For the past several decades, power plants were the largest single source of U.S. greenhouse gas emissions, particularly carbon dioxide, among the main contributors to global climate change. However, for the first time since 1978, the energy sector is no longer the nation’s lead polluter.
That title now belongs to the transportation industry, as cars, trains, planes, and boats are producing more harmful emissions than any other source in the country.
In recent years, U.S. energy production has turned away from coal and embraced natural gas, a significantly cleaner, more sustainable fuel source. That, not an increasingly inefficient transportation sector, is largely responsible for transit’s rise to chief emitter.
Nevertheless, the reversal stresses the need for improved, reliable, and sustainable public transportation systems. Investments in modern transit systems—electrified bus fleets, expanded rail, pedestrian-friendly planning—are needed to break the country’s car-centric culture and transport people more efficiently. They will also play a critical role in addressing the challenges of climate change. The electrification of private vehicles and transit fleets will be particularly instrumental in taming transportation-related pollution.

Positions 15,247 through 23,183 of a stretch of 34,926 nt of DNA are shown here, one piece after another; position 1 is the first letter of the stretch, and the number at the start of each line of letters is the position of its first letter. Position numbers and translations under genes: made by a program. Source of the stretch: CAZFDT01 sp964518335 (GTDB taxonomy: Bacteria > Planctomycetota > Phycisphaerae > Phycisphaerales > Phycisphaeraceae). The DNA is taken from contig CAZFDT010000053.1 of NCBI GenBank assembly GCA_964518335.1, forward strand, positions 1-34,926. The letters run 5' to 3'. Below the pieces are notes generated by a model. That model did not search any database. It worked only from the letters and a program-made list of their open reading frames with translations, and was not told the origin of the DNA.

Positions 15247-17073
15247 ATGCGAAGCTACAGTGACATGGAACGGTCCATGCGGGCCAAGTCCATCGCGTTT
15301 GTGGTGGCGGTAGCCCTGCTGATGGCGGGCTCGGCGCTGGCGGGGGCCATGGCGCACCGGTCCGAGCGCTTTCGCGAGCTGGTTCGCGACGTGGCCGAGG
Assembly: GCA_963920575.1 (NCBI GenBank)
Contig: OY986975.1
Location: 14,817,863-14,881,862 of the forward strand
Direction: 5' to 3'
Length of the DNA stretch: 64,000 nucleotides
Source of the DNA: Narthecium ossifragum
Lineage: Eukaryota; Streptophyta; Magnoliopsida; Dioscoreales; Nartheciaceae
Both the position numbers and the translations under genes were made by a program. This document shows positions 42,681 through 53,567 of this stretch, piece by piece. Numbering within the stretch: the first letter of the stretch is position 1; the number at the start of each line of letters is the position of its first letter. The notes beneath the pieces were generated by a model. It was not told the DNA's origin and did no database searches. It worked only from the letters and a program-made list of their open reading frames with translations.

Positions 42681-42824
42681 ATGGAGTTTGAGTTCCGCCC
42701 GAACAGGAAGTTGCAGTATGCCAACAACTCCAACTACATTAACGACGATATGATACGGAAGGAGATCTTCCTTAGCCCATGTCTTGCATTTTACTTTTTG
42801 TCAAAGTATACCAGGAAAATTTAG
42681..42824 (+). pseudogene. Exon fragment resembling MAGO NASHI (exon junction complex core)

A focus on modern transit and its relationship to harmful pollution, particularly as Congress debates sweeping tax reform and the Trump Administration rolls back environmental protection policies, is much-needed. Addressing the nation’s transit issues will prove vital in confronting many of its other pressing challenges.